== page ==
Finally, the claim that “allies may one day lose confidence in our nuclear umbrella” if the U.S. embraces the test-ban treaty is flat out ridiculous. It would be nice to know which allies Kyl and Perle are talking about, since all of them think the United States should ratify the CTBT.
There are good reasons why the test-ban treaty has not been ratified. The attempt to do so in 1999 failed in the Senate, mostly out of concerns about verification — it simply is not verifiable.
On the contrary, the CTBT is effectively verifiable. The capabilities of the International Monitoring System have improved a great deal since the Senate rejected the Treaty in 1999, as evidenced by its detection of both of North Korea’s small nuclear tests. Any cheating that might go undetected is unlikely to be militarily significant.
It also failed because of an understandable reluctance on the part of the U.S. Senate to forgo forever a test program that could in the future be of critical importance for our defense and the defense of our allies.
Robert Gates, who is now Mr. Obama’s own secretary of defense, warned in a speech last October that in the absence of a nuclear modernization program, even the most modest of which Congress has repeatedly declined to fund, “[a]t a certain point, it will become impossible to keep extending the life of our arsenal, especially in light of our testing moratorium.” Suppose future problems in our nuclear arsenal emerge that cannot be solved without testing? Would our predicament discourage nuclear proliferation — or stimulate it?
The United States has no need to resume testing in order to maintain the reliability of its nuclear arsenal. As the 2002 National Academy of Sciences Report on the CTBT, which included three former lab directors, concluded, “the United States has the technical capabilities to maintain confidence in the safety and reliability of its existing nuclear-weapon stockpile under the CTBT, provided that adequate resources are made available to the Department of Energy’s (DOE) nuclear-weapon complex and are properly focused on this task.” Thanks to the Stockpile Stewardship Program, a science-based effort to maintain confidence in the safety and reliability of the nation’s nuclear arsenal absent nuclear testing, United States knows far more about its nuclear weapons today than it did when it was testing.
For the foreseeable future, the U.S. and many of our allies rely on our nuclear deterrent. And as long as the U.S. possesses nuclear weapons, they must be — as Mr. Obama recognized in Prague — “safe, secure and effective.” Yet his proposed 2010 budget fails to take the necessary steps to do that.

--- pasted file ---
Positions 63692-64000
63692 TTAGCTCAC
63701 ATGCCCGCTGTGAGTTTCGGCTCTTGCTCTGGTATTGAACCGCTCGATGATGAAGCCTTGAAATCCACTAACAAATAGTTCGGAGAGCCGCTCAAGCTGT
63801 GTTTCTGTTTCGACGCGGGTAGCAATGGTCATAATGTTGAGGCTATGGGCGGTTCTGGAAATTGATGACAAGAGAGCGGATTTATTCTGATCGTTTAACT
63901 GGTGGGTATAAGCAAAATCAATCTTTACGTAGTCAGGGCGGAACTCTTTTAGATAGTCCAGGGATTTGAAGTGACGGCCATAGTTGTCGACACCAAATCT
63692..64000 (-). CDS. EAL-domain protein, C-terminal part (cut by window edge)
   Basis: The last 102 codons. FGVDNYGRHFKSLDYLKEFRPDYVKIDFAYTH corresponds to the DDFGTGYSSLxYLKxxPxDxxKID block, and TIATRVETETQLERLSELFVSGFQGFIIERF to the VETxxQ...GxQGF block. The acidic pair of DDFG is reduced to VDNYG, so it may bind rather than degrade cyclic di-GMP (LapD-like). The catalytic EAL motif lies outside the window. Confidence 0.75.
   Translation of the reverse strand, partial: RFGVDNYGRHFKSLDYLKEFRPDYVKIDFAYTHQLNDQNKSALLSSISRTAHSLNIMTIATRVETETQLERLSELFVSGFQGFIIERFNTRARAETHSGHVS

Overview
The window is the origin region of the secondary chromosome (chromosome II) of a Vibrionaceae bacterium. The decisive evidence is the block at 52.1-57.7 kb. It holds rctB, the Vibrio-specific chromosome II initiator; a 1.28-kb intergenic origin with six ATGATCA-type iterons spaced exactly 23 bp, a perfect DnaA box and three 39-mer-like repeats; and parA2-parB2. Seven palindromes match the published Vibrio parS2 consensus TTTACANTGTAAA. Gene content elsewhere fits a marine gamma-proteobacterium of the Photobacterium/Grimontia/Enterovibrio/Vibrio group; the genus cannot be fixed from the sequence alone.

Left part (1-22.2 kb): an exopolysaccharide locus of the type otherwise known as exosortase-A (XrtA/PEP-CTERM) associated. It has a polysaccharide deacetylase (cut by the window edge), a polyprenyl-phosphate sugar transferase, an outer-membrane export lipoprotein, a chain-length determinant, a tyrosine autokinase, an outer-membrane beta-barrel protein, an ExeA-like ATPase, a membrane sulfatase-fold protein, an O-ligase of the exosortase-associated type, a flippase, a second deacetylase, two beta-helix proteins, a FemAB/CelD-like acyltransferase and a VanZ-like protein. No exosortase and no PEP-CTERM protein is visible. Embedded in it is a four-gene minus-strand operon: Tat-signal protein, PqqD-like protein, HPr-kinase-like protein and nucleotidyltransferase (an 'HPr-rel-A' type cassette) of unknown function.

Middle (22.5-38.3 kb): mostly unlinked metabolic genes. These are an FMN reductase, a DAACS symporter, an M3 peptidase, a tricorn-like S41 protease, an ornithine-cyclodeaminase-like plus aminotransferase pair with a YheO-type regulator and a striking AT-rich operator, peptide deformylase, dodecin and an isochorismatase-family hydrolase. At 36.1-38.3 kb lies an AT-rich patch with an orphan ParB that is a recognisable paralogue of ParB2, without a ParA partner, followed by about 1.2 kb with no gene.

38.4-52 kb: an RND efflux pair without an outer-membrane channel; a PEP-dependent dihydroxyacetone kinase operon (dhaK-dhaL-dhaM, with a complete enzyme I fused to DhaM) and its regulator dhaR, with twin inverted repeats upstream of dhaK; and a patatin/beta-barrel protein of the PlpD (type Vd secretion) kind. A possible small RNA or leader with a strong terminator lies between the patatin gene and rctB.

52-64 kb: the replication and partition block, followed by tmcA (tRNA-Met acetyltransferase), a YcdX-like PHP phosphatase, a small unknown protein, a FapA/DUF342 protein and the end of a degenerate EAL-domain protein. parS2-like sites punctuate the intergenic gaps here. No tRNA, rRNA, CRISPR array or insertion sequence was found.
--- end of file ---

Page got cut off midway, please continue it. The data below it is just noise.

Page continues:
By neglecting — and in some cases even opposing — essential modernization programs, arms-control proponents are actually undermining the prospect for further reductions of the U.S. nuclear arsenal. As our nuclear weapons stockpile ages and concern about its reliability increases, we will have to compensate by retaining more nuclear weapons than would otherwise be the case. This reality will necessarily influence future arms-control negotiations, beginning with the upcoming Strategic Arms Reduction Treaty follow-on.
Like the bipartisan Congressional Strategic Posture Commission, Kyl and Perle paint a misleading picture of the health of the U.S. nuclear stockpile and its supporting infrastructure. The U.S. nuclear weapons complex remains the most advanced and well-funded on the planet. While the nuclear weapons laboratories must clearly retain the flexibility to perform the full range of laboratory skills, that does not mean it would be prudent now to put new nuclear weapon designs into the stockpile, which might have their own defects, as Perle and Kyl seem to prefer.
For these negotiations, the Russians are insisting on a false linkage between nuclear weapons and missile defenses. They are demanding that we abandon defenses against North Korean or Iranian missiles as a condition for mutual reductions in American and Russian strategic forces. As the president cuts the budget for missile defense and cedes ground to the Russians on our planned defense sites in Poland and the Czech Republic, we may end up abandoning a needed defense of the U.S. and our European allies from the looming Iranian threat.